Smart search in Columbia

Participatory: The community's approach to finding a new leader shows its devotion to participation.

January 09, 2001

AS MANY AS 200 Columbians came to Wilde Lake High School on Sunday afternoon to help in the selection of a leader, a new Columbia Association president.

Their questions were invited by the Columbia Council, which will soon pick one of two finalists for the $130,00-a-year job.

But the session had broader implications for Columbia and perhaps for area governments:

Elections or the appointment of important administrators might serve as moments for inviting the public to offer its views.

Though citizens are often charged with apathy, a core group in any community will respond to important challenges with a useful, consumer's-eye critique.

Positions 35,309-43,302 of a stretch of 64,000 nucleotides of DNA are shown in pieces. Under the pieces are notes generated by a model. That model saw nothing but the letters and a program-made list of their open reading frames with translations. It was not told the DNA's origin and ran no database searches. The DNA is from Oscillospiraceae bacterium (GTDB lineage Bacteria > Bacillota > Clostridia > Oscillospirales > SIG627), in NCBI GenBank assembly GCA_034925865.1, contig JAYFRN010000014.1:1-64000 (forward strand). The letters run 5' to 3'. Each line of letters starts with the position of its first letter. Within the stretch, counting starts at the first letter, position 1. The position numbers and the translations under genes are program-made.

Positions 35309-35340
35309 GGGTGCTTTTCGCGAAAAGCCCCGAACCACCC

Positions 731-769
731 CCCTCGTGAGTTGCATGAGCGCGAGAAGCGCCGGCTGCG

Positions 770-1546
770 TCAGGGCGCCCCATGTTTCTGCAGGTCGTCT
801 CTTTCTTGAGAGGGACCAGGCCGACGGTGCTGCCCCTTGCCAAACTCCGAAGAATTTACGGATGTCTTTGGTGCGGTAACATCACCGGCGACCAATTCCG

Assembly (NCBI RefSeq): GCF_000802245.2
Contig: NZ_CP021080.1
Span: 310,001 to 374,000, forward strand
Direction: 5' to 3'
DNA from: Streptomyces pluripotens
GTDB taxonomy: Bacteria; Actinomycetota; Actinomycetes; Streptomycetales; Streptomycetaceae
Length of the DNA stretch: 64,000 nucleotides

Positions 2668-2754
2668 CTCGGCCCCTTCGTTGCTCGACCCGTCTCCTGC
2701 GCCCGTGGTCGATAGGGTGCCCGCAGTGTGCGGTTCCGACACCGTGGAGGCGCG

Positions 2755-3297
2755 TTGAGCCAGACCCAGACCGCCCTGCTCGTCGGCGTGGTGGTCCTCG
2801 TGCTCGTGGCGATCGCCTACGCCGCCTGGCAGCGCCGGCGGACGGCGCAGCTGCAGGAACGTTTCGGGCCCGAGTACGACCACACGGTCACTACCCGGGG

Based on their questions Sunday, people want leadership. They want governing bodies to cooperate.

The CA president's job has been vacant since its previous occupant, Deborah O. McCarty, left last summer amid allegations of a cardinal sin: lack of commitment.

Now the council will choose between Gregory C. Fehrenbach, administrator for the township of Piscataway, N.J., and Michael D. Letcher, city manager of Sedona, Ariz.

Both were passionate, knowledgeable and humble, applauding the participatory ethic they could see and hear before them.

Mr. Letcher was asked if he didn't "palpitate in the night" when he contemplated the Columbia job.

"I like being pushed," he said, "so I like palpitation."

Mr. Fehrenbach said a strong executive wants Columbia's level of participation:

"If you have a stake and input," he said, "then you're more likely to salute the result."

He departed with a Quaker saying: "The day has been nicer for having seen thee."

Nicer, too, for a citizenry committed to constructive palpitation.

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